Bryan Coquard said he was delighted at starting his 2016 campaign with a stage win on the opening day of the Étoile de Bessèges in the south of France. Newly installed as the leader of the Direct Énergie team, the 23-year-old sprinter admitted: “I had a lot to prove, to show my teammates that my new status is well deserved and that they are right to believe in me.”
Speaking to La Provence after an impressive bunch sprint victory in Beaucaire, Coquard added: “I also wanted to show [team manager] Jean-René [Bernaudeau] that he hadn’t made the wrong decision by putting his faith in me.”
With new signings Sylvain Chavanel and Adrien Petit as well as team stalwarts such as Thomas Voeckler working hard for him, Coquard finished several lengths clear of the pack. Winner of five stages in the three previous editions of Bessèges, Coquard said that the stage couldn’t have gone any better for him and his team.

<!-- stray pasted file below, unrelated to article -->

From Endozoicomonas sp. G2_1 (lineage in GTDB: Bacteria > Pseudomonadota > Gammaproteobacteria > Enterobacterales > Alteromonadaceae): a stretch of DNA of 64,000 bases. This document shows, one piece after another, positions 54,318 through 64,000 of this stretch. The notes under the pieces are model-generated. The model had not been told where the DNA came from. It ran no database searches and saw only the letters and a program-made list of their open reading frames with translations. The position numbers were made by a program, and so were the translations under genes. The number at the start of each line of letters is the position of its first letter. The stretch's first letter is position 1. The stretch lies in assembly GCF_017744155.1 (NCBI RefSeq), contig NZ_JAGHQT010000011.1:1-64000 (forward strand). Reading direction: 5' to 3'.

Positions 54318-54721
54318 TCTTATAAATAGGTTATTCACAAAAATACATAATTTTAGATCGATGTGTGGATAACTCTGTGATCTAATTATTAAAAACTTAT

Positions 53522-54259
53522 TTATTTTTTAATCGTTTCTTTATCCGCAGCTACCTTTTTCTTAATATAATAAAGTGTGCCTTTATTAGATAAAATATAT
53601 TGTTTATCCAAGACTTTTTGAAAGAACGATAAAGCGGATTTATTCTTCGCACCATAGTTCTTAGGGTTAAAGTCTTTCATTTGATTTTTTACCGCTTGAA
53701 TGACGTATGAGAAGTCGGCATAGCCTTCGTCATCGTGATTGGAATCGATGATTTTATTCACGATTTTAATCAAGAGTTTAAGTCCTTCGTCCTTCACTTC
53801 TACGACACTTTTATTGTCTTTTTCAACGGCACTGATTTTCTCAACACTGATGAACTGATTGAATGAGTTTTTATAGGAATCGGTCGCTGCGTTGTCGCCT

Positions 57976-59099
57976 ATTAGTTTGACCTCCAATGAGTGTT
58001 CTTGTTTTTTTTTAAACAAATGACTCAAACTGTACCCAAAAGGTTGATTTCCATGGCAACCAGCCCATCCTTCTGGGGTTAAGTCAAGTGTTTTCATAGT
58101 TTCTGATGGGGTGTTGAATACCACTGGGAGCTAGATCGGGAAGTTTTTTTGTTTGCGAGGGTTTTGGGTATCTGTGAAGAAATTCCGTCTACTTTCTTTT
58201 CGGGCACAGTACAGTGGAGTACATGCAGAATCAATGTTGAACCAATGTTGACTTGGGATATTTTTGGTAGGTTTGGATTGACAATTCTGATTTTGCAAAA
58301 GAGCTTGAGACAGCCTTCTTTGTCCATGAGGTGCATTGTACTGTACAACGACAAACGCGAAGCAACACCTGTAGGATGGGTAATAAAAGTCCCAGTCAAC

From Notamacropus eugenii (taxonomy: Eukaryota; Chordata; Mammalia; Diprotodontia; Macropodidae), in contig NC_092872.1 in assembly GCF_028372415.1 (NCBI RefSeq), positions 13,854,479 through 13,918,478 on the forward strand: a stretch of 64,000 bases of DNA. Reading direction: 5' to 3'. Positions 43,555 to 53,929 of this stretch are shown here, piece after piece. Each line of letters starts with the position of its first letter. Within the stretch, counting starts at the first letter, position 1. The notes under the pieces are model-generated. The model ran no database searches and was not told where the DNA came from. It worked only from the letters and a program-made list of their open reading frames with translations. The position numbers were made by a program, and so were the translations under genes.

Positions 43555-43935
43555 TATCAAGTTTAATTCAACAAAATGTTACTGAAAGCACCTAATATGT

“It all went just as we’d imagined this morning in the bus before the start. It’s rare for things to go as you predict,” he said. “When I started to sprint with 200 metres remaining I thought I could hear Adri [Petit] already celebrating victory.”
Courted by other teams when Bernaudeau was struggling to find a sponsor to replace Europcar during the latter part of last season, Coquard opted to stick with the team when Direct Énergie emerged as the new sponsor and his boss promised him a leadership role.
Not surprisingly, Bernaudeau too was happy his new leader’s winning start. “This victory gives me a huge amount of pleasure,” he said. “Everyone did a super job. They were exemplary.”
Coquard’s principal early-season target is next month’s Paris-Nice, and he admits he and his team still have one or two things to iron out with their lead-out before facing a much bigger challenge in “the race to the sun.”
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Peter Cossins has written about professional cycling since 1993 and is a contributing editor to Procycling. He is the author of The Monuments: The Grit and the Glory of Cycling's Greatest One-Day Races (Bloomsbury, March 2014) and has translated Christophe Bassons' autobiography, A Clean Break (Bloomsbury, July 2014).
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